Fake Opera Browser Update Distributes Ransomware

Opera Software, the Norwegian company that makes the Opera browser was hacked on June 19th and released a statement a week later:


opera logo
Opera logo copyright of opera.com

The hackers breached the company’s network and used one of its code-signing certificate (an older and expired one mind you) to digitally sign a piece of malware and package it as an update for the Opera browser.

While it is not entirely clear what happened, it would appear as though the bad guys went as far as pushing the update for a 36-minute period, meaning they had access to Opera’s infrastructure during that time.

The malicious file followed the same naming convention as the legitimate Opera auto update files but was much smaller:


A number of Opera’s estimated 300 million users may have been infected with a nasty Trojan downloader.

Upon successful infection, the malicious file searches the hard drive for passwords stored in Internet Browsers as well as FTP clients.

In addition, after several minutes, the user’s computer may become locked up with Ransomware demanding $300:


This attack and payload are possibly the most effective method to serve malware onto unsuspecting users who are naturally urged to update their software when an update is available. The fact that it came from a trusted authority (Opera itself) and was using a digital certificate makes it even trickier.

This incident should not discourage end-users to follow best practices by keeping their PCs up-to-date, but it does raise some questions. After all, it shows that we cannot completely trust files, even when they are coming from reputable vendors.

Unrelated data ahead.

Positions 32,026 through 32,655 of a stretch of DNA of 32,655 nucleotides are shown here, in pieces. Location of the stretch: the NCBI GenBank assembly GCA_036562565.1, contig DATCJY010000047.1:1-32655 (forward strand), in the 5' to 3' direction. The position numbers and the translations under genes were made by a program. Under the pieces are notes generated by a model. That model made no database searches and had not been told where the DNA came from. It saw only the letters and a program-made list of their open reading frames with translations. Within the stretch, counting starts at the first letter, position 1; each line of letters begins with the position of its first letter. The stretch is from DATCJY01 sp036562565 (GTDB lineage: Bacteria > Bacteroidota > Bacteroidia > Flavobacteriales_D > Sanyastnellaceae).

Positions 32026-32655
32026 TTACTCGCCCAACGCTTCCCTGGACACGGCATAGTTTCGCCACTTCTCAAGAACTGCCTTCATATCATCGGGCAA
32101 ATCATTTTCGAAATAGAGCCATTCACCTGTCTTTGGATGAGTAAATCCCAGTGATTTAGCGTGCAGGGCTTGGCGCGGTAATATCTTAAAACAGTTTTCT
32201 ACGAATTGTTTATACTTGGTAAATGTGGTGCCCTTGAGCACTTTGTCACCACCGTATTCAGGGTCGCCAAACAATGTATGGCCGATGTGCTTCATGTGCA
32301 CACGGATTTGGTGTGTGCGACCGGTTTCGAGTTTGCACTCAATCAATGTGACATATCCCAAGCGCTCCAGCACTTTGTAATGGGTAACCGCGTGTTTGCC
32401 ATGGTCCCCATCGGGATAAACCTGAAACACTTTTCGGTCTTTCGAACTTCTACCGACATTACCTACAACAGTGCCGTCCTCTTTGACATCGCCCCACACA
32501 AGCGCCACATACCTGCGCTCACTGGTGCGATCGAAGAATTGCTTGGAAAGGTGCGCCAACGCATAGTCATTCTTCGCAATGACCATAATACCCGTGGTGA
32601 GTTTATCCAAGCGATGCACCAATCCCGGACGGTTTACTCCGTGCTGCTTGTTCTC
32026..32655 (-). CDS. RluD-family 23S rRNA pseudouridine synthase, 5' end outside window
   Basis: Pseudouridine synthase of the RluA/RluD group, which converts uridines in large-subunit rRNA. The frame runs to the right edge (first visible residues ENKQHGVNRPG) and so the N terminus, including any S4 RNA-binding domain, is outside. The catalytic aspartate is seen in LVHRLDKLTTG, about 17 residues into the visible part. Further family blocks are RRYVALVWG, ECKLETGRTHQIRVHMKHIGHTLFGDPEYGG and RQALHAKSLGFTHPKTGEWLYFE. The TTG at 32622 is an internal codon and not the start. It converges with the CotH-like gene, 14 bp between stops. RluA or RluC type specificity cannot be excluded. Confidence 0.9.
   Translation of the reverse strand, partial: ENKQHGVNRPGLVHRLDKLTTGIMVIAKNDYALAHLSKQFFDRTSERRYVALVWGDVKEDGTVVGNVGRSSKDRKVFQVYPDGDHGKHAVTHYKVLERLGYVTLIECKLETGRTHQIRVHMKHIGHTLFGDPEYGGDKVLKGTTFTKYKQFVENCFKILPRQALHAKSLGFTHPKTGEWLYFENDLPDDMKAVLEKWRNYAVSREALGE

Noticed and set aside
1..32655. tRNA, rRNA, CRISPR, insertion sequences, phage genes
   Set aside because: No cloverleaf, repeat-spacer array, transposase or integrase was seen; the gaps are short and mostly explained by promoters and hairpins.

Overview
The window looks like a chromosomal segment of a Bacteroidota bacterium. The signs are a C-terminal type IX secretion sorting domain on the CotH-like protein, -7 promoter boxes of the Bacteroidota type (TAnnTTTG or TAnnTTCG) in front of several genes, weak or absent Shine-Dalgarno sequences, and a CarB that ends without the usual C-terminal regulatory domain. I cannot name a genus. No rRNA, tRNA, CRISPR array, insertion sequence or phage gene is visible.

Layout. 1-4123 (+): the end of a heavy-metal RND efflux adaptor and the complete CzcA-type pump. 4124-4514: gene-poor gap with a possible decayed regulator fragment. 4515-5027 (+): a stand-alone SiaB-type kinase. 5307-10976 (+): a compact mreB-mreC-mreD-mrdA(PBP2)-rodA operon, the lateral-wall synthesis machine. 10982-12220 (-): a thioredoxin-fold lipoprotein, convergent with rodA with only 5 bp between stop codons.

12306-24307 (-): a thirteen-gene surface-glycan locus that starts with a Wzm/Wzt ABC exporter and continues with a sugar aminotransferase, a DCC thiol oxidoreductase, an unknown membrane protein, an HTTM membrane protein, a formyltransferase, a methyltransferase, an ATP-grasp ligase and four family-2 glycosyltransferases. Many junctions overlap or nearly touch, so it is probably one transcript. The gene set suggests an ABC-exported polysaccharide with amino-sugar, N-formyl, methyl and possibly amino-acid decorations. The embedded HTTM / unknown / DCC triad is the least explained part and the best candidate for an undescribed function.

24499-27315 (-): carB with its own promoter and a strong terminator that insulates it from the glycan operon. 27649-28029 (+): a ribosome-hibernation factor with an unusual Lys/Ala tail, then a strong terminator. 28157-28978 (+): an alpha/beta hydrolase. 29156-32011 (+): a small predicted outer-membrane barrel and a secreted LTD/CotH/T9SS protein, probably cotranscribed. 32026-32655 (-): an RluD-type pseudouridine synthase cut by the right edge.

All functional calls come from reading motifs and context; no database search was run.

This is perhaps when defense in-depth shows its merits. The bad guys can fool one product but not all (or at least it is much more difficult). Having multiple layers of defense (antivirus, anti-malware, browser protection) can stop an attack at different stages before it succeeds.

While Opera Software coming forward with this information is a good thing, their statement’s title “Security breach stopped” does not quite add up since a breach did appear to happen and lead to at least one malicious file being pushed onto users. The other troubling thing is the lapse of time between the incident itself and the announcement (one week), which is long enough for malware to do its thing.

The only bright light to this story is that the file was detected by several antivirus vendors and also by our very own Malwarebytes Anti-Malware as Trojan.Downloader.szb the same day that it came out, keeping our users safe from this threat.


Jérôme Segura

Principal Threat Researcher